In addition to the most obvious benefits of electric vehicle (EV) use — a diminished carbon footprint, less air pollution, etc — there are many other, more subtle, benefits as well. New research from Michigan State University recently uncovered some of these — to be precise, the research uncovered two previously “hidden” but notable benefits.
Of these, the most notable is the fact that EVs emit considerably less heat — a bit obvious I suppose, but most certainly an important finding regardless. What this means, is that the urban heat island effect can be reduced a great deal by the large-scale adoption of EVs (and phasing out of heat-spewing, gas-powered vehicles).
Considering how hot some cities get during the summer (and how much hotter they will be getting in the future “thanks” to global warming), the application of this finding could go a long ways towards improving livability (as well as reducing cooling bills and energy use). Of course, getting everyone to give up gas-powered vehicles and switch to electrics is easier said than done — for now, anyways.
“It’s easy not to see the big picture on issues like electric cars and global warming, but when we look with a holistic approach, we find these unexpected connections,” stated study co-author Jianguo Liu, the holder of the Rachel Carson Chair in Sustainability at Michigan State University, and the director of the Center for Systems Integration and Sustainability. “Heat waves kill, and in terms of climate change, even one degree can make a difference.”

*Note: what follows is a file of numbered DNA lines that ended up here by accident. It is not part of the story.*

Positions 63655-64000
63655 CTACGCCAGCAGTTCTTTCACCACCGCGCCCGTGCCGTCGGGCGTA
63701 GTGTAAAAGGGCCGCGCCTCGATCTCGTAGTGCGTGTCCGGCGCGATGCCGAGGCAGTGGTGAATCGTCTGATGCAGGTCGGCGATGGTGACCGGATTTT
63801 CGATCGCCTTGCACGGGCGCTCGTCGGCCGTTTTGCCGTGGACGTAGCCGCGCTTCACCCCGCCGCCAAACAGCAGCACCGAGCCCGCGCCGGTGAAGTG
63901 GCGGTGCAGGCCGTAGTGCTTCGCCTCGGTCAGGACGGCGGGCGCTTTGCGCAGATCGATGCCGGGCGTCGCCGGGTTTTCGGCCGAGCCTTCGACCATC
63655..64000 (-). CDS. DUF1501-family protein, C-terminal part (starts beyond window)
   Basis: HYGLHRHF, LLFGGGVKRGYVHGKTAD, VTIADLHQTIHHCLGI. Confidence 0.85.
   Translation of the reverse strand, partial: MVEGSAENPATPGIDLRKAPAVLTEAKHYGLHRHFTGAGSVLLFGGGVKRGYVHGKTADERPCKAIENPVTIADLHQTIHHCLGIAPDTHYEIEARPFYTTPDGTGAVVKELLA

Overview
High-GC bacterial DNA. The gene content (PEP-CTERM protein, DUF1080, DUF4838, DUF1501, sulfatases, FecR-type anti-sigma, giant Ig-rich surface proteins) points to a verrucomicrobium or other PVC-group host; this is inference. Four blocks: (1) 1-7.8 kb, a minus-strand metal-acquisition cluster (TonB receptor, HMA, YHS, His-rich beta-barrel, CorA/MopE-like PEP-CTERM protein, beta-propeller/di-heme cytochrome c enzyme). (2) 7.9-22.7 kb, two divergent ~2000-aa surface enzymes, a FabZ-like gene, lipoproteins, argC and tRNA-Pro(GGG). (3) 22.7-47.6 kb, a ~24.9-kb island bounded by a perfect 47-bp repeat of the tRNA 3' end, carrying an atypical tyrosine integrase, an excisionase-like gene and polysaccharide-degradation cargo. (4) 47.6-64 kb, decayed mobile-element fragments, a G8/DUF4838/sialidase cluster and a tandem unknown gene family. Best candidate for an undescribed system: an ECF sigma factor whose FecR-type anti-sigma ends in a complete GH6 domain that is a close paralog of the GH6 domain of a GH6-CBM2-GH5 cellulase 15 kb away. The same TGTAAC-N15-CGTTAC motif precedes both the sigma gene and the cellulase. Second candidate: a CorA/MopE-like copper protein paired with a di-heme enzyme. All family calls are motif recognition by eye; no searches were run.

A recent press release provides more:
The research was led by Professor Canbing Li of Hunan University in Changsha, China, who was a visiting scholar. Conventional vehicles and air conditioners are the two biggest contributors to the heat island intensity — the difference between urban temperatures and the cooler temperatures of rural areas. In that arena, electric vehicles are cooler — giving off only about 20% of the heat a gas vehicle emits.
The researchers used Beijing in summer of 2012 to calculate that switching vehicles from gas to electricity could reduce the heat island intensity by nearly 1 degree Celsius. That would have saved Beijing 14.4 million kilowatt hours and slashed carbon dioxide emissions by 11,779 tons per day, according to the paper “Hidden Benefits of Electric Vehicles for Addressing Climate Change.”
A note to make here — owing to uncertainty of the exact effects of aerosol pollution on heat island intensity, this potential factor wasn’t addressed in the research.
The new findings were recently published in the journal Scientific Reports.
Image Credit: Nissan
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